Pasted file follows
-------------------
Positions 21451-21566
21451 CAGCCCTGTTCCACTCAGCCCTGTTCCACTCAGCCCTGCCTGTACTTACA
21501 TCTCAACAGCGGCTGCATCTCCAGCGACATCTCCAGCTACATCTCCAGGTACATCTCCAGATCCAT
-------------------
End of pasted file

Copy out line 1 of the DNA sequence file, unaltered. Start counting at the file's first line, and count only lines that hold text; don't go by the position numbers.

Positions 21451-21566